George F. Will, columnist for the Washington Post Writers Group, devoted his column on March 4, 2003 to the thoughts of press baron Conrad Black. After spending two paragraphs describing complaints about George W. Bush’s preparations for the invasion of Iraq, Will wrote: “Into this welter of foolishness has waded Conrad Black, a British citizen and member of the House of Lords who is a proprietor of many newspapers, including the Telegraph of London and the Sun–Times of Chicago.” Almost the entire remainder of the column is devoted to relating Black’s views on U.S. foreign policy.
In the column, Will failed to mention that he has been a paid employee of Conrad Black, who named Will, along with several other mostly conservative luminaries, to the international advisory board of Black’s Hollinger International. Each time he attended the board’s annual meetings, the New York Times revealed (12/22/03), Will received compensation of $25,000. Queried by the Times, Will could not recall how many meetings he had attended, but fellow board member William F. Buckley estimated his own take at “perhaps $200,000 or more.”
Asked whether he should have revealed that the mogul whose views he was promoting had paid him substantial sums of money, Will told the Times, “My business is my business,” adding, “Got it?” Apparently he keeps his business to himself; the Washington Post Writers Group’s editorial director and general manager, Alan Shearer, did not know about Black’s payments to Will, according to the Times. “I think I would have liked to have known,” the paper quoted Shearer as saying.
In a response to a letter from a reader criticizing Will’s failure to disclose his conflict of interest, however, Shearer defended his columnist. “George’s service on the Hollinger advisory board ended two years before Will quoted Black in a column. And the column was not about Black; it quoted a speech by Black in service of a point George was making about national sovereignty.”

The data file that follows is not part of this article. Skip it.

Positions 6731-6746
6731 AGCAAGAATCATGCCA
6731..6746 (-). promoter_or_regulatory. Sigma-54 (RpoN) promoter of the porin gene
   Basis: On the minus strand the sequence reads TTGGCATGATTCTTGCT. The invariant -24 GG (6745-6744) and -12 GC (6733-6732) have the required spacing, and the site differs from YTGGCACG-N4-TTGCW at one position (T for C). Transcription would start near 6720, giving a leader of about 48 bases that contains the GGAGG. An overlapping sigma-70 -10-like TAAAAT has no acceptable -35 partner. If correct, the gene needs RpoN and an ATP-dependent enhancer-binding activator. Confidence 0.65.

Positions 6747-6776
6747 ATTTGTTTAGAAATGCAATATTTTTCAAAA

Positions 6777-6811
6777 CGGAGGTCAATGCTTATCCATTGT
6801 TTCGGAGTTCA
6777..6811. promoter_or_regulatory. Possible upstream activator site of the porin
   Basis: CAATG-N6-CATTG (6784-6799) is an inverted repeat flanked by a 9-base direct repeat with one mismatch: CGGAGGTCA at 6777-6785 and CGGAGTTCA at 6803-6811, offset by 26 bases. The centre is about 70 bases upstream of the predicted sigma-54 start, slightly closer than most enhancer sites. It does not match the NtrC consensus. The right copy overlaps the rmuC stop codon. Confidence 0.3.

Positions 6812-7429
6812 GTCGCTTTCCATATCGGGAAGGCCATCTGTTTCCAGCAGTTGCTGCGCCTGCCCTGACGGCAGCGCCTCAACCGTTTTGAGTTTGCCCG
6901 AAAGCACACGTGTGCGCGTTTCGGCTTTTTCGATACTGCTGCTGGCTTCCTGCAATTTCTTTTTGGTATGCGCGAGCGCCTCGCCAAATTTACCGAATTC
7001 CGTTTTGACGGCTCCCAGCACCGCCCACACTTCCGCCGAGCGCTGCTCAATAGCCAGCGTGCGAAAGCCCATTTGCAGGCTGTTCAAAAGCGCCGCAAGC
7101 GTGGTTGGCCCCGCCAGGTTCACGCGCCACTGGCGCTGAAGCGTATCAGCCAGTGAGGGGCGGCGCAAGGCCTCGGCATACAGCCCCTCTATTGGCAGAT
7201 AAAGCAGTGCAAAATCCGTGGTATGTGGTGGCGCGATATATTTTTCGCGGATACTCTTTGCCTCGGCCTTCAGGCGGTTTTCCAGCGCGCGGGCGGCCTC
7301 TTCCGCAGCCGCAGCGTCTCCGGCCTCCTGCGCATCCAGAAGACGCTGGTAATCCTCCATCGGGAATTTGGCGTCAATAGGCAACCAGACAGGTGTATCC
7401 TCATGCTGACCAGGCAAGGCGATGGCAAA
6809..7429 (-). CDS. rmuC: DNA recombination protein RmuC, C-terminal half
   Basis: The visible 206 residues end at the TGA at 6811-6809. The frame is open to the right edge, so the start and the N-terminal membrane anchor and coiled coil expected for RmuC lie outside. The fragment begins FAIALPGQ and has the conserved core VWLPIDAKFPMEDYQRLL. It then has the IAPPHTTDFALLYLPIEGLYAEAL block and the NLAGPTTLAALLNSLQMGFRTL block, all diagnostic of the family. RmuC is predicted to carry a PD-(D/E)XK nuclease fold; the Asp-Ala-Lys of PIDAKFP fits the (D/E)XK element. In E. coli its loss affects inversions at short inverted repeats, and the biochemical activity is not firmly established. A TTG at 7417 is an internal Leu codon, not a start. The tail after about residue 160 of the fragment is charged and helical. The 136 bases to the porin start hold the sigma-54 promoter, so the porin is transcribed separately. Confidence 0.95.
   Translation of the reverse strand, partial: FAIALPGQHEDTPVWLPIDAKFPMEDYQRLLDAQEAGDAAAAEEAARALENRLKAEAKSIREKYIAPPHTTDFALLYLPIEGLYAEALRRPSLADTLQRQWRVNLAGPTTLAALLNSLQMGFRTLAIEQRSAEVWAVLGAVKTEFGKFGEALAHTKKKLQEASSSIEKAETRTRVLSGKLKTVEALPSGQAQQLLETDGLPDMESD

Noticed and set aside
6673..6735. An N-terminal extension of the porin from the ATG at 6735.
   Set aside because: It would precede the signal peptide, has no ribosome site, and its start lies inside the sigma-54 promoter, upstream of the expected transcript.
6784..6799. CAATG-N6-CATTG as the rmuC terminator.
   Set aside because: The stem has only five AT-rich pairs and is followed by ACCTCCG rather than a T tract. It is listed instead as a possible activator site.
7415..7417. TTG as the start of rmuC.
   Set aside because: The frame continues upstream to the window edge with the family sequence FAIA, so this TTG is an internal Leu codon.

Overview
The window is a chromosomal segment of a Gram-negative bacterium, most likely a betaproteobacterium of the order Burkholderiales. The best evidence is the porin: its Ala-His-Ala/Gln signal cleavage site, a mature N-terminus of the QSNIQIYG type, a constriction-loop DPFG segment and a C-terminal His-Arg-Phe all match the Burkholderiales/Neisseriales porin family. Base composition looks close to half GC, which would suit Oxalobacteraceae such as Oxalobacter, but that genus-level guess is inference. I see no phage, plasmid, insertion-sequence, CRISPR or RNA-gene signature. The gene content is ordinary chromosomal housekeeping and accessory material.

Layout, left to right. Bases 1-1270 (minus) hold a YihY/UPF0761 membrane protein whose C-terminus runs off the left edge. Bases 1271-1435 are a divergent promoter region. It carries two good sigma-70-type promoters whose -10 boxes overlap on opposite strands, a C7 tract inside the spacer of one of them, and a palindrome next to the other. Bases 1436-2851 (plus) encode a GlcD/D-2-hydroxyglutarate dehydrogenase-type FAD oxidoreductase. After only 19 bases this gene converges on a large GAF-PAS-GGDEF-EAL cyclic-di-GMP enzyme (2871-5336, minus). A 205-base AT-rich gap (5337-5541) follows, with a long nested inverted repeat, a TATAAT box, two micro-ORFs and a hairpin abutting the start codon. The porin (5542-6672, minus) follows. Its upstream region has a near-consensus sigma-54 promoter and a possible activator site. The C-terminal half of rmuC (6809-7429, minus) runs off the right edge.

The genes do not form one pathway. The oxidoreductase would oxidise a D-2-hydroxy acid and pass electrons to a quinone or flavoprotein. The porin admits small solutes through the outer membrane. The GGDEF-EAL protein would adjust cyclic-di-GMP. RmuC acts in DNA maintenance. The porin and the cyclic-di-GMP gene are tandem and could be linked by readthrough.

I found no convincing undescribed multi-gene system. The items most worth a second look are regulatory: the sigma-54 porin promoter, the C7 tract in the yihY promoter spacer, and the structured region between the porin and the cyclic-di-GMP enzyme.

Readers can judge for themselves whether a financial relationship that involves tens of thousands and perhaps hundreds of thousands of dollars is no longer significant after two years. On the second point, Shearer is inaccurate: Black is quoted or cited by name in five of the column’s eight paragraphs, making it substantially a column about Black.
The letter writer had cited other examples of Will failing to disclose conflicts of interest, including Will’s commenting on the 1980 debate between President Jimmy Carter and candidate Ronald Reagan, after helping Reagan prepare for the debate by playing the role of a journalist in a rehearsal. Shearer described this charge as “misinformation,” saying that Will “revealed his presence at the rehearsal on the air with [ABC‘s] Ted Koppel following the debate the next day.”
What Will actually told Koppel was, ”I had a chance to see a bit of the preparation for the debate as an observer” (New York Times, 7/9/83). By referring to himself as an “observer” of a rehearsal that he actually participated in, he was not disclosing his role but concealing it.
Will’s relationship with Black– undisclosed even to his editor at the Writers Group– would seem to be a clear violation of the Post‘s conflict of interest policy: “This newspaper is pledged to avoid conflict of interest or the appearance of conflict of interest, wherever and whenever possible…. We work for no one except the Washington Post without permission from supervisors. Many outside activities and jobs are incompatible with the proper performance of work on an independent newspaper…. All reporters and editors, wherever they may work, are required to disclose to their department head any financial interests that might be in conflict or give the appearance of a conflict in their reporting or editing duties…. It is important that no freelance assignments and no honoraria be accepted that might in any way be interpreted as disguised gratuities.”
But these rules, seemingly strict on paper, are apparently more flexible in practice. “We tend to lean toward disclosure, but in this case we feel disclosure would not have been necessary,” the Writers Group’s Shearer wrote in response to criticism.
ACTION: Please let the Washington Post Writers Group know whether you think George Will’s having received many thousands of dollars from the subject of a column is something that you believe that column should have disclosed.
CONTACT:Alan Shearer, Editorial Director and General Manager Washington Post Writers Group firstname.lastname@example.org